Thursday, October 7, 2010

The US Market, Part 1

We often look to the US to see what the world would be like without the CWB single desk, for better or for worse, depending on your point of view.  Many arguments have no apparent resolution.

Defenders of the CWB argue that if we lost the single desk, wheat would begin to flow in great quantities to the US and the US would slam the border shut to Canadian wheat.  (Although the argument is often made about the loss of the CWB, really the issue is the single desk – the control of the CWB over the marketplace.)  There is a great irony in this argument.  Defenders of the CWB believe that the control of the CWB is needed to ensure a mutually agreeable wheat-trading relationship with the US – with no trade actions.  Yet, every trade action by the US involving the CWB was about the CWB itself – specifically CWB control and market power – and not about wheat imports per se.

Beyond that, there’s something more mundane at play here (or at least should be).  Specifically, the reason wheat would want to flow south in the first place is the attraction of higher prices.  Think about it.  Today’s street price for spring wheat  in Berthold, ND is $6.39/bu, (in Canadian dollars).  At the same time the CWB’s Fixed Price Contract (FPC) – which is as close as the CWB gets to a spot price – is roughly $6.14/bu in SK and $6.29/bu in MB.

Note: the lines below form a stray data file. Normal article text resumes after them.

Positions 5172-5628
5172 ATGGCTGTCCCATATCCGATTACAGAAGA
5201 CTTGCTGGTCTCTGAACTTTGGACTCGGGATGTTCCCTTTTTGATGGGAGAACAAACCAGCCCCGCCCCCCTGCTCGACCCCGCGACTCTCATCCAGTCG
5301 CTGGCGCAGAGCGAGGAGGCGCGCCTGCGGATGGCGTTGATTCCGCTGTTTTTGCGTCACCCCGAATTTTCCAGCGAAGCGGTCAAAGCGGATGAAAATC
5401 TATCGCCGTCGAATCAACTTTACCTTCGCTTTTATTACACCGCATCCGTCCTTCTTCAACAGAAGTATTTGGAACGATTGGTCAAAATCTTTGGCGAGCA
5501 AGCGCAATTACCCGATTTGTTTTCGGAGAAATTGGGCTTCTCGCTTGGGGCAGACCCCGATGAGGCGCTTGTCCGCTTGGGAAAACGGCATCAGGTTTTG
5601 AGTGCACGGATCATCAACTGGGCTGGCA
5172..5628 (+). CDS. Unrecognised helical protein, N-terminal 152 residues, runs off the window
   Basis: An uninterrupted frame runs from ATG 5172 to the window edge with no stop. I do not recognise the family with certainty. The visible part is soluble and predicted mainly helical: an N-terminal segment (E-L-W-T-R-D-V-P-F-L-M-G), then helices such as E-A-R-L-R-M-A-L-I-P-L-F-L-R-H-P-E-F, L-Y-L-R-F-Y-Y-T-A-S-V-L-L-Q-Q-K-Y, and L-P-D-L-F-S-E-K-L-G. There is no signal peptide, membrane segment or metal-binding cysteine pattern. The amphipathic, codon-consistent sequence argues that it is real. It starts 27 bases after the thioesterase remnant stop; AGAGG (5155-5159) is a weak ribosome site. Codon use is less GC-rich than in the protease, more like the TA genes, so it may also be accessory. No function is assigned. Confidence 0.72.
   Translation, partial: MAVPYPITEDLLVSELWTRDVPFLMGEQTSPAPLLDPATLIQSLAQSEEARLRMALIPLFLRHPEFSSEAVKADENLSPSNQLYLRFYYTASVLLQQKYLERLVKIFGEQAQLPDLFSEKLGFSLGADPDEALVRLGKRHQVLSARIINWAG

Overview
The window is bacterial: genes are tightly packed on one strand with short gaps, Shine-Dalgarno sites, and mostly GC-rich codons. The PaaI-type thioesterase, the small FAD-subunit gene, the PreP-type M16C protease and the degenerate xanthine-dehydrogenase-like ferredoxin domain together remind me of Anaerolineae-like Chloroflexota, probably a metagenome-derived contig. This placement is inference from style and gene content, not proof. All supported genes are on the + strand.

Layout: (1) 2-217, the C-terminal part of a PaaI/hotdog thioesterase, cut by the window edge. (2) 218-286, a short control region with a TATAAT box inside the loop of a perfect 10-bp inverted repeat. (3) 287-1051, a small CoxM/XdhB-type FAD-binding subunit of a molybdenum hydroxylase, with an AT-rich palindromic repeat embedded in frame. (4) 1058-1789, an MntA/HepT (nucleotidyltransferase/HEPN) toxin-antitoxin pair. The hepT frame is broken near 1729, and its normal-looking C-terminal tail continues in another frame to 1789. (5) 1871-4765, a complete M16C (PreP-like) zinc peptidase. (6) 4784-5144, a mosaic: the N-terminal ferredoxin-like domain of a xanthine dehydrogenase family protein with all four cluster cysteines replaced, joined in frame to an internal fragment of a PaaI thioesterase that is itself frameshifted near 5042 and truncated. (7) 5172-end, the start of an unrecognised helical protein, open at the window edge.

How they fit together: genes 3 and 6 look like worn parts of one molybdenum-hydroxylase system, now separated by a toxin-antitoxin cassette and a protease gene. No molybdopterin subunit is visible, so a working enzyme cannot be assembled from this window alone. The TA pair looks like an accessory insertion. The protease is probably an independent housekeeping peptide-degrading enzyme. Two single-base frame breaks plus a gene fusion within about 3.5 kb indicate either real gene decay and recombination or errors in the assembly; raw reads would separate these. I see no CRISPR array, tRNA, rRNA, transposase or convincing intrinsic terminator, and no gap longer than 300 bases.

Also, the FPC price includes an “adjustment factor” of $2.78/t (7½ cents/bu) which adjusts the FPC price to reflect earlier sales made prior to sign up.  Since this adjustment factor is positive, it means the earlier sales were made at a higher price.  Disregard the adjustment factor and you get closer to what the CWB figures the spot market to be for Canadian wheat.  In this case, it’s $6.06½/bu in SK – about $0.32½/bu below the spot North Dakota price.  (The difference is often much greater.  If you want, I can show you the data.) 

Is that enough to start trucking south?  Perhaps.  Perhaps not.  But I’m not terribly interested in whether wheat will flow south or not in an open market.  As in other open (less-regulated) markets, grain will move as little as possible in order to satisfy the demand.  If it doesn’t need to move south, it won’t; if there is a need, it will.  

I look at prices south of the border – not so much as a possible destination for wheat, but rather as a proxy for what our market values could be.  Look at it this way.  Both Canada and the US are large producers of wheat and typically the two largest exporters of wheat, often going head-to-head in offshore markets.  When we see consistently higher prices south of the border, it’s not so much a question of wanting to sell into the US, it’s more a question of being competitive with the US in offshore markets and wanting to find a way to get the same kind of farm gate returns as they do.

Here’s another irony.  We compete with the US in many offshore markets.  Sometimes they win, sometimes we win.  When we win, the CWB insists it earns “premiums”.   And yet, the average US farmgate price is higher than ours.  If you can figure out how that can happen, please let me know.  We need to fix it.

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